Unshared profits in shared economies

Unshared profits in shared economies

The global gig economy has largely been facilitated by ‘free’ access to browsers, search engines, online market places and network transportation/delivery services software and mobile apps.

While much has been written about the anti-competitive and privacy-violating advertising practices of Google, Facebook and Amazon, there has been less focus on the equally unwelcome ramifications of the services offered by transportation, delivery and lodging networks such as Uber, Ola and Airbnb.

The enormous profits generated by Google, Facebook and Amazon stem from revenues generated by individual-specific advertisements based on the 24/7 tracking and analysis of the online behaviour of users.  The behavioural data provided by the user is an intangible asset. On the other hand, the profits accruing to companies such as Uber, Ola and Airbnb are based on tangible assets — vehicles and real estate.

In the Uber/Ola economic model, anyone who owns a vehicle is a potential cab driver. The owner of a vehicle who subscribes to providing rides via Uber or Ola is responsible for paying any and all costs associated with owning and maintaining a vehicle (gasoline, inspection, registration, repairs, etc.), obtaining the necessary permits and being subject to an extensive, often intrusive, background check. Note that neither Uber nor Ola own any cars (or autos or motorcycles) but get a significant commission on each ride.

In the Airbnb economic model, every home owner is a potential inn-keeper. Airbnb does not own any real estate but offers lodgings to potential renters and gets a commission on each rental. Here too, the home owner bears all the costs and responsibilities associated with temporarily renting out rooms — the payment of property taxes, fulfilling municipal requirements on fire codes, sanitation codes, etc. 

In both economic models, essentially all risks and costs are borne by the owners of the tangible assets and none by the companies themselves. Based on their past rental records or social media postings, troublesome subscribers are automatically removed by these companies from their subscriber base. Remarkably convenient and extremely profitable with few or no laws to regulate their operations, this is unbridled capitalism at its very best.

Owners of vehicles who sign on to networked transportation companies do so with the hope of either supplementing their income or being the primary source of their earnings. However, this can no longer be assured in the future once self-driving vehicles flood the streets. Taxicab drivers, whether professional or amateur, will no longer be necessary.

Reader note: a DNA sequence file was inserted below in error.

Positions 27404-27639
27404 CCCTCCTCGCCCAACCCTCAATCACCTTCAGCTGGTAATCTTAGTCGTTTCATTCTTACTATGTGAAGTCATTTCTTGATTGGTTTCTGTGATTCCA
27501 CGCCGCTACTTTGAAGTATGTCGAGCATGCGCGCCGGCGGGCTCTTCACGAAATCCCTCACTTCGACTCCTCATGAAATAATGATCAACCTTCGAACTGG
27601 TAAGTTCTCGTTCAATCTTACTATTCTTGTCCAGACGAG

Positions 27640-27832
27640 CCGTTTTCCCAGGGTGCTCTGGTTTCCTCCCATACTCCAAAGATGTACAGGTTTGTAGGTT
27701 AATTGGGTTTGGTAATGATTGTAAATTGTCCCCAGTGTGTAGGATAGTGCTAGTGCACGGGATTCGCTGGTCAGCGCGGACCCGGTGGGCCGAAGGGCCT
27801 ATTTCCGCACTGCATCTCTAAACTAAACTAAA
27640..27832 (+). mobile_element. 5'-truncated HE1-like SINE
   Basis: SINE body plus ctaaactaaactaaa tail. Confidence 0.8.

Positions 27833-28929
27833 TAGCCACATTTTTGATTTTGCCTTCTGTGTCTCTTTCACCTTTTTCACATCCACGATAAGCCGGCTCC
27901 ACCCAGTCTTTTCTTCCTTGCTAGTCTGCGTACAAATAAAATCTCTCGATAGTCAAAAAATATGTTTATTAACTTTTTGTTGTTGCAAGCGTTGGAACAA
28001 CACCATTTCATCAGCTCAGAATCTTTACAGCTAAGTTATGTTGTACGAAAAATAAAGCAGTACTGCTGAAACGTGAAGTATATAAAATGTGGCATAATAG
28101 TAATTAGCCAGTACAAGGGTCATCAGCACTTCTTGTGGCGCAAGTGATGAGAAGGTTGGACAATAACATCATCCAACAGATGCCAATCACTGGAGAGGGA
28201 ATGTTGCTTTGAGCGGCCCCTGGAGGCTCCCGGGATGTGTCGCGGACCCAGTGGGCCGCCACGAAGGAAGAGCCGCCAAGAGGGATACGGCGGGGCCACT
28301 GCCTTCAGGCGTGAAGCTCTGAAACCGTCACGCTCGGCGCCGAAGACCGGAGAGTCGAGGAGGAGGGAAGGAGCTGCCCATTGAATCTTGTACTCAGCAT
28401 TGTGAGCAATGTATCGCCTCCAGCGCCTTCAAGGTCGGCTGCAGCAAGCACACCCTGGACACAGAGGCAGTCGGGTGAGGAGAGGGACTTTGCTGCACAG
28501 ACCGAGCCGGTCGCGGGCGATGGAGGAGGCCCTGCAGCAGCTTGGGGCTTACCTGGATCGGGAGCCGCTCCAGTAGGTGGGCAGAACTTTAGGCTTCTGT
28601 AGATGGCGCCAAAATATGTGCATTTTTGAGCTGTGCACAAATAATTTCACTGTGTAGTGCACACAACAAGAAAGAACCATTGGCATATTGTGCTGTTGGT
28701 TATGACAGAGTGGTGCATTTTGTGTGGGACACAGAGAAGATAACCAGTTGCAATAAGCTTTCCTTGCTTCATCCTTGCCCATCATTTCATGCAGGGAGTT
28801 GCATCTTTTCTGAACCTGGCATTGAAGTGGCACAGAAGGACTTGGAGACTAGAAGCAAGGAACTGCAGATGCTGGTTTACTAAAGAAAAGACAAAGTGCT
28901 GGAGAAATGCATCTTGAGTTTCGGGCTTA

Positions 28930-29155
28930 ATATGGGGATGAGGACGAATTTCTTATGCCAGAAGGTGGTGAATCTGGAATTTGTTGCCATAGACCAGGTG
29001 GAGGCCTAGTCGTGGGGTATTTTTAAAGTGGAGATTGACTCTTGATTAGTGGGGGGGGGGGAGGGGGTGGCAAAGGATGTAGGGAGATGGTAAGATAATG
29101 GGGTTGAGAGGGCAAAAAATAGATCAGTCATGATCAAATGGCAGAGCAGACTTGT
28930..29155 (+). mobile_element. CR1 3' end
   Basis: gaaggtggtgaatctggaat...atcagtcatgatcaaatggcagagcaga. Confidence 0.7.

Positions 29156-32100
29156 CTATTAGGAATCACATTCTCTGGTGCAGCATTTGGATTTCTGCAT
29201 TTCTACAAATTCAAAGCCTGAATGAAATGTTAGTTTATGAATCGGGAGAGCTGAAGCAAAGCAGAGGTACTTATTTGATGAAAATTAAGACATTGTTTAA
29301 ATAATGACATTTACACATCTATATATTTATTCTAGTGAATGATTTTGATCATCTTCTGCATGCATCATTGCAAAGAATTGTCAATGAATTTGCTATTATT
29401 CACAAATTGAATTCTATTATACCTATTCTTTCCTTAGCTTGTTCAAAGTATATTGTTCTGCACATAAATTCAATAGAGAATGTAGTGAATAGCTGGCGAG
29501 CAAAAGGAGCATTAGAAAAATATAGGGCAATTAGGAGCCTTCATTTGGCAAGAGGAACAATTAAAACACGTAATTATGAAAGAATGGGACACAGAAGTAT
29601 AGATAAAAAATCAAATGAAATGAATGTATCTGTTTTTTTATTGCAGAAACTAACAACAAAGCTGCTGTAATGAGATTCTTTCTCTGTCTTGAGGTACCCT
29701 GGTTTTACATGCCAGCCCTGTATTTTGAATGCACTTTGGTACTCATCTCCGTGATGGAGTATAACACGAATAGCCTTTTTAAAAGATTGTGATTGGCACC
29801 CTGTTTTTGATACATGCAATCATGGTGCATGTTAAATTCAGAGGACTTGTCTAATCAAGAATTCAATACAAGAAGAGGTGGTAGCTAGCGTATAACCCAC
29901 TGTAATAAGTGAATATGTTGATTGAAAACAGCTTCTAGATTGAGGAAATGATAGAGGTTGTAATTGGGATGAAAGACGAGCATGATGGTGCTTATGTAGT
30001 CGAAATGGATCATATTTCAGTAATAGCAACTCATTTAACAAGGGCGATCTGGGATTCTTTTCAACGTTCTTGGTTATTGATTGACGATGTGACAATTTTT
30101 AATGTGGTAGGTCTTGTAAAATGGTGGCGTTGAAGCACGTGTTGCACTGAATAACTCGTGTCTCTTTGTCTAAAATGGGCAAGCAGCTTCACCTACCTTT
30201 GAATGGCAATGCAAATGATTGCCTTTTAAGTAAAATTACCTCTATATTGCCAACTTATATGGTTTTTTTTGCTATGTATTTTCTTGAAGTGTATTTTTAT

Likewise, as more and more home owners sign on to networked home-sharing services, traditional hotels and motels and their professional service staff will be severely impacted. The real estate on which these no- longer-profitable hotels/motels stand can then be purchased at bargain basement prices, the buildings torn down and converted into parking lots for the self-driving vehicles.

Valuable commodity

According to a March 10, 2019 article in the Guardian, the combined wealth of the founders of Facebook, Amazon and Google [Zuckerberg ($62.3bn), Bezos ($131bn), Brin ($49.8bn) and Page ($50.8bn)] is larger than the combined wealth of the bottom half of the American population. Soon, the founders of Airbnb and Uber, both of which will go public, will join their ranks.

Curiously enough, companies such as Airbnb require their subscribers to authenticate themselves through Facebook, LinkedIn or Google+ accounts. Even though one may not have a social media account, one is forced to enrol in one if only to obtain accommodation. Providing one more avenue for the already data-rich Google and Facebook to exploit.

Since data has replaced oil as the most valuable commodity on earth, by all measures, India will be the second richest country in the world next only to China, ripe for exploitation by IT companies in the futures market.

Countries across the globe levy taxes on income, property and the sale of goods to support a variety of government functions, most of which exist for the benefit of the ordinary citizen. Unlike Uber and Airbnb whose commissions (i.e. ‘taxes’) are designed to enrich companies under the pretext of providing convenience services. And the common man will be left to pick up the pieces.

Perhaps, it is time to consider the subscribers of social media and online transportation network companies as shareholders of these companies and have dividends paid to them on a regular basis.

After all, it is their physical, mental and behavioural resources made freely available that have enabled these companies to become enormously profitable.

(The writer is a computer science and IT specialist)